This novel calculation which was derived at Johns Hopkins uses an adjustable factor instead of a static factor of five, it changes the factor as a function of both triglycerides and non-HDL cholesterol, and they derive their adjustable factor from a dataset of more than a million patients. However, the measured LDL-cholesterol in that group used a method called gradient vertical spin or the VAT method.

Bob Barrett:
Well, Jeff, what were your findings? Was one equation clearly better than the other?

Jeff Meeusen:
Our findings largely agreed with the published data. The novel calculation was incrementally but significantly better at estimating LDL-cholesterol when compared to the Friedewald equation. However, neither equation performed perfectly. So at lower values of LDL-cholesterol the novel equation classified fewer patients has having LDL- cholesterol less than 70 mg/dL as compared with Friedewald equation. However, there was some concern that this may have been due to the populations studied being somewhat different between their group and ours.

Bob Barrett:
And were there differences between the populations?

Jeff Meeusen:
Yes. So both data sets were based on clinically ordered lipid profiles; however, our cohort had much lower HDL- cholesterol and higher total cholesterol as well as triglycerides indicating our patients that was likely including a higher percentage of dyslipidemic individuals.

Bob Barrett:
The 2013 American Heart Association and the American College of Cardiology Guidelines on treatment of blood cholesterol no longer recommends treating to a specific target value. Does this new guideline influence the choice of one or the other of the equations?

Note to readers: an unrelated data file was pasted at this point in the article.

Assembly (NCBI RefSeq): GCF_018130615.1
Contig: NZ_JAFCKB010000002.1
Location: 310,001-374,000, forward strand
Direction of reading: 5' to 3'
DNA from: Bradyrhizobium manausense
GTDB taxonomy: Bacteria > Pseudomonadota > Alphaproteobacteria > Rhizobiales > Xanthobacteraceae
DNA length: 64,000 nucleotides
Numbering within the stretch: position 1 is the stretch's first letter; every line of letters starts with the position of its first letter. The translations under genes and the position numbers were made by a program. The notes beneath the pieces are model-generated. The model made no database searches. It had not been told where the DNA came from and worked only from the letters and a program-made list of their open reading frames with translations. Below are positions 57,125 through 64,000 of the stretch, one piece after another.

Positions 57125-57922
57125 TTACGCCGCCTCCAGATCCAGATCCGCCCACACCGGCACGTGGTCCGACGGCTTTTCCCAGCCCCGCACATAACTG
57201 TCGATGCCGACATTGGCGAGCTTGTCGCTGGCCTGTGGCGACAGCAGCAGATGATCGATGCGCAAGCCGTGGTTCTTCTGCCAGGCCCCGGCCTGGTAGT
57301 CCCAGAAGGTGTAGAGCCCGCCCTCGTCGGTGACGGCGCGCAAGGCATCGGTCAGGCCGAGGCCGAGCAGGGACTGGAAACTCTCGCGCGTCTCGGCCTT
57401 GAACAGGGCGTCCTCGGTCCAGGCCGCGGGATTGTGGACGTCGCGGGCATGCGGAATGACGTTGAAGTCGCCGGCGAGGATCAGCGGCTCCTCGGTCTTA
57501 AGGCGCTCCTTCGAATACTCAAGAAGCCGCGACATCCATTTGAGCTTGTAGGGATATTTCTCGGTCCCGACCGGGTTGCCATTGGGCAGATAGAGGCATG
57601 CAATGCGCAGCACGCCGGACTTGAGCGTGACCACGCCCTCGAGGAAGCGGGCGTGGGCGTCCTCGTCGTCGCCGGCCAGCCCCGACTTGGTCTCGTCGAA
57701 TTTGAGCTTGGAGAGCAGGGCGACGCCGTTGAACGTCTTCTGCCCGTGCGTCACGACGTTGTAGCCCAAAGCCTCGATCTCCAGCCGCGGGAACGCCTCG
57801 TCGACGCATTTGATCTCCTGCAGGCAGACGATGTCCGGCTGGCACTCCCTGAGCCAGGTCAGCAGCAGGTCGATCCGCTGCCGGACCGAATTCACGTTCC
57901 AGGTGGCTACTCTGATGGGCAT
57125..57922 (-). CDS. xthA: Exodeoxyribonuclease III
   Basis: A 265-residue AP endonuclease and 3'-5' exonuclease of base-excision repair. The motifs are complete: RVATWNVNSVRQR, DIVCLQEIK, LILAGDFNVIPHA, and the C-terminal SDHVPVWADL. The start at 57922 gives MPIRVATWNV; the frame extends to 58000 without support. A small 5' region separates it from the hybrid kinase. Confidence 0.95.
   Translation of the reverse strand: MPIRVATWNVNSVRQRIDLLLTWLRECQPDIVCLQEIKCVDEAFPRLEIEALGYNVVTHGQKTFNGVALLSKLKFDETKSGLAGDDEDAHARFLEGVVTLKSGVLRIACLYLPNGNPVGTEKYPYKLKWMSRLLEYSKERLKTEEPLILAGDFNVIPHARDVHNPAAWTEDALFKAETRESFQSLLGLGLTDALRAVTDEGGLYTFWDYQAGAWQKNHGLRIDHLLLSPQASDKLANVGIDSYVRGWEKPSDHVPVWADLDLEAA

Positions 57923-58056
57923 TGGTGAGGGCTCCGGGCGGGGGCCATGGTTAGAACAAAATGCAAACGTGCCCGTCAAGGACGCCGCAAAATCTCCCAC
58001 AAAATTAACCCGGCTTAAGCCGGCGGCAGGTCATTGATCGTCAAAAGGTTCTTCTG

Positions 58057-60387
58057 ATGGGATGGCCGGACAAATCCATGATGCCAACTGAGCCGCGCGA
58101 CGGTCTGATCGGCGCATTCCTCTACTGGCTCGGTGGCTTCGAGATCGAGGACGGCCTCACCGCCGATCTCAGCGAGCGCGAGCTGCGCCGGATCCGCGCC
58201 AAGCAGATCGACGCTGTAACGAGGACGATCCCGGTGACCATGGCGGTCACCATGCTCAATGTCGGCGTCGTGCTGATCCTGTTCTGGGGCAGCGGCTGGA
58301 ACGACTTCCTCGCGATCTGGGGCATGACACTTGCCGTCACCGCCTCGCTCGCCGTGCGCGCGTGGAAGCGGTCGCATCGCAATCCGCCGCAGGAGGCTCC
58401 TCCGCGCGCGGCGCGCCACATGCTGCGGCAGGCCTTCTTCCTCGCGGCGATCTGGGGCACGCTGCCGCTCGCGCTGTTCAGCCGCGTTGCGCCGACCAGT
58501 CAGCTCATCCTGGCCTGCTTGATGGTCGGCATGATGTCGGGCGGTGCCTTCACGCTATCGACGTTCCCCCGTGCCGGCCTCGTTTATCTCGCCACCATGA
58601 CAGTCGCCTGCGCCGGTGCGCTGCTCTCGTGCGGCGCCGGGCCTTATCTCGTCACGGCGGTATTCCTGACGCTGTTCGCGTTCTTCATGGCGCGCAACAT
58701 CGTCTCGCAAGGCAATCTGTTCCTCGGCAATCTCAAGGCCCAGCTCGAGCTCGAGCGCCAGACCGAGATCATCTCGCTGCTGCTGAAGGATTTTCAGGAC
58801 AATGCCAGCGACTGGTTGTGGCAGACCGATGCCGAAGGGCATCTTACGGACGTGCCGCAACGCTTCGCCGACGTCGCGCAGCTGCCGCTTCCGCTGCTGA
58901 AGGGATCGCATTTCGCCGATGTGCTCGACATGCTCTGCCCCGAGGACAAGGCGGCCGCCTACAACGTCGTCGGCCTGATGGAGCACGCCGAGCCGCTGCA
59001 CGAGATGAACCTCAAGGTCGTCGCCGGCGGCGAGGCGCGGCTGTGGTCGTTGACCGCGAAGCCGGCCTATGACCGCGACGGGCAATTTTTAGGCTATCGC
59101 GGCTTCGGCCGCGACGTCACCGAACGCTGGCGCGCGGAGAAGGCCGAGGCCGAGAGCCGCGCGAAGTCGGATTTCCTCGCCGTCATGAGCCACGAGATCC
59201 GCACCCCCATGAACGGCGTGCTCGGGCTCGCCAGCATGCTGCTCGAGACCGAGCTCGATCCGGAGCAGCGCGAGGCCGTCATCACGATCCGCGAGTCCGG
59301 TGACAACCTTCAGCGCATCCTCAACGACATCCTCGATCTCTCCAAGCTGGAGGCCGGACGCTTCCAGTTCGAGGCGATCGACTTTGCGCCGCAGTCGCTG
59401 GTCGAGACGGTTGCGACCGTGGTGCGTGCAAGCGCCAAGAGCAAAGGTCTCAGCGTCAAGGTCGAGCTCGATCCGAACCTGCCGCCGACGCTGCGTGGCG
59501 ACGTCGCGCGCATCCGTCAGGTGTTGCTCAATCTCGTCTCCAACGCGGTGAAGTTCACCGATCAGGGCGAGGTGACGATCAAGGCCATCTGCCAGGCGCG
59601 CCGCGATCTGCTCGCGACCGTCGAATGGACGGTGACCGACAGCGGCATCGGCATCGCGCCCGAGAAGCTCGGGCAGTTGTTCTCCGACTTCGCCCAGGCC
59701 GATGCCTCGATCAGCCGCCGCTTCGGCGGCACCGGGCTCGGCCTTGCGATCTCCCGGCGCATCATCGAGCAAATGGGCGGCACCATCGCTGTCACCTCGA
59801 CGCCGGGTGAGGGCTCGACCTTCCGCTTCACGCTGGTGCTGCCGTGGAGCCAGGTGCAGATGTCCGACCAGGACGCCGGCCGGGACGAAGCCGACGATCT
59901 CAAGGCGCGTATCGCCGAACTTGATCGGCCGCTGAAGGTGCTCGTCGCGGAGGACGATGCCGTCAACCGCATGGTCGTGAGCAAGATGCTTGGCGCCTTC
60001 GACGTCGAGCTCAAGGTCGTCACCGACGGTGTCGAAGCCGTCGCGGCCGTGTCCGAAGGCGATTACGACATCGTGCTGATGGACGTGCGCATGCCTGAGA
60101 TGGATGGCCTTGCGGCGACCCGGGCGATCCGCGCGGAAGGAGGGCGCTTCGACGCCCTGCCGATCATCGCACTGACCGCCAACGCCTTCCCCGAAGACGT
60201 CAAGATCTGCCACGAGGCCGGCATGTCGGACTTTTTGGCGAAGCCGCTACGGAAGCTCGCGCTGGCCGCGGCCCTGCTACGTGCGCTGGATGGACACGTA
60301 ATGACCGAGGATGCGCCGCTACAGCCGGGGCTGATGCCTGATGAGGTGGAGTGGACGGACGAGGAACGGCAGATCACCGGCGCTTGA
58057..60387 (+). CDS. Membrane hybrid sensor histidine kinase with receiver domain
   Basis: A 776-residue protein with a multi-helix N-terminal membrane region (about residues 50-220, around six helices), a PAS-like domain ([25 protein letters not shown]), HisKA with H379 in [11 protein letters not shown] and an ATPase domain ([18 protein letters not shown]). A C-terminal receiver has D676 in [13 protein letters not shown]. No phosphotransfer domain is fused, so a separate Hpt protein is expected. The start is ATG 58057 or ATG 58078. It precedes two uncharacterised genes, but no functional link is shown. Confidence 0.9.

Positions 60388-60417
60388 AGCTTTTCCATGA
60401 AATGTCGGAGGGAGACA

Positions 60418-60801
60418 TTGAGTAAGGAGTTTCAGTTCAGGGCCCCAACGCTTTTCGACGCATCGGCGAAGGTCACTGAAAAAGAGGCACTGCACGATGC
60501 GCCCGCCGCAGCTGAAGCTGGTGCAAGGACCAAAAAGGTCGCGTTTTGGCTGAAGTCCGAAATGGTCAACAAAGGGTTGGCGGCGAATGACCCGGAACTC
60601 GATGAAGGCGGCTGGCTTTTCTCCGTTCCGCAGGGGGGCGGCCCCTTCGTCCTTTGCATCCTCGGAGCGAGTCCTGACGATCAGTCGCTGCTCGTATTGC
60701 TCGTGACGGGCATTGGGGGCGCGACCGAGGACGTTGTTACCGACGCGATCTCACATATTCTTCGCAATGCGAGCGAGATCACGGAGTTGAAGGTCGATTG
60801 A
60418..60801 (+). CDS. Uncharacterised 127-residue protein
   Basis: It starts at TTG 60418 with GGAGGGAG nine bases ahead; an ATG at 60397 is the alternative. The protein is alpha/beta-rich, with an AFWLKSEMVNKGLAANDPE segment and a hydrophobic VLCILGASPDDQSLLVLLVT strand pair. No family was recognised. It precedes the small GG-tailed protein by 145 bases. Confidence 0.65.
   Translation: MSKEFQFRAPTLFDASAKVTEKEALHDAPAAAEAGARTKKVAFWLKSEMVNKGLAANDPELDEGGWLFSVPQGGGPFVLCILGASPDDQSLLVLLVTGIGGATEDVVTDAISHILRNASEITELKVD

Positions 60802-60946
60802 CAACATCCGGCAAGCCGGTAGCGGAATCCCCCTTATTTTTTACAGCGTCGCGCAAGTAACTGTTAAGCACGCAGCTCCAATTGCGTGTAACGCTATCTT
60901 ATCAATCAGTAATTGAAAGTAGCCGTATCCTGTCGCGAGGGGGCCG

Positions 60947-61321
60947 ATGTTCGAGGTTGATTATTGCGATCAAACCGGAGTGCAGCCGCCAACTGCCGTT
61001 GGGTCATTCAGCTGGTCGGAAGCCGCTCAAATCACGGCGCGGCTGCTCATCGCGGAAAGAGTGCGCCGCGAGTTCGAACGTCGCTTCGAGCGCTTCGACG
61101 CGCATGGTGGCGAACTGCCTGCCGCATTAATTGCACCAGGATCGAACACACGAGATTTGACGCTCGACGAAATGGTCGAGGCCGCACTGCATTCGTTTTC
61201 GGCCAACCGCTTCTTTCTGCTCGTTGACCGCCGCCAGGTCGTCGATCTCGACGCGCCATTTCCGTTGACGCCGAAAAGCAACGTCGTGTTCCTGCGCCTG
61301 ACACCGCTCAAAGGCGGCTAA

Jeff Meeusen:
Well, it does, in that the new guideline recommends achieving a percent change from an individual’s baseline, so to that end you want to make sure that you are comparing apples to apples and that you are using the same method both at baseline and any subsequent follow up visits.

However, the minor differences between the two estimations are really unlikely to influence treatment decisions in a large group of patients, and for that reason primarily we didn’t advocate for one or the other equations, despite the fact that the novel equation is a bit better.

Bob Barrett:
Well finally doctor, for the past several years procedures are available for laboratories to directly measure LDL-cholesterol without the need of ultracentrifugation. While that’s not part of your study, is there a possibility those methods of calculated LDL-cholesterol are things of the past?

Jeff Meeusen:
Well, that’s a good question. There are a variety of detergent based direct LDL methods that are on the market. As far as calculated LDL becoming a thing of the past, calculations are free and you need to measure total cholesterol triglycerides and HDL-cholesterol anyway, so it’s hard to beat the cost-effectiveness of a calculated cholesterol.

I will say that my group has an interest in these new direct assays and we have other projects and publications in the works.

Bob Barrett:
Dr. Jeff Meeusen is Co-Director of Cardiovascular Laboratory Medicine at the Mayo Clinic in Rochester, Minnesota. He has been our guest in today's podcast on Equations for Calculating LDL-Cholesterol in Serum. I am Bob Barrett. Thanks for listening!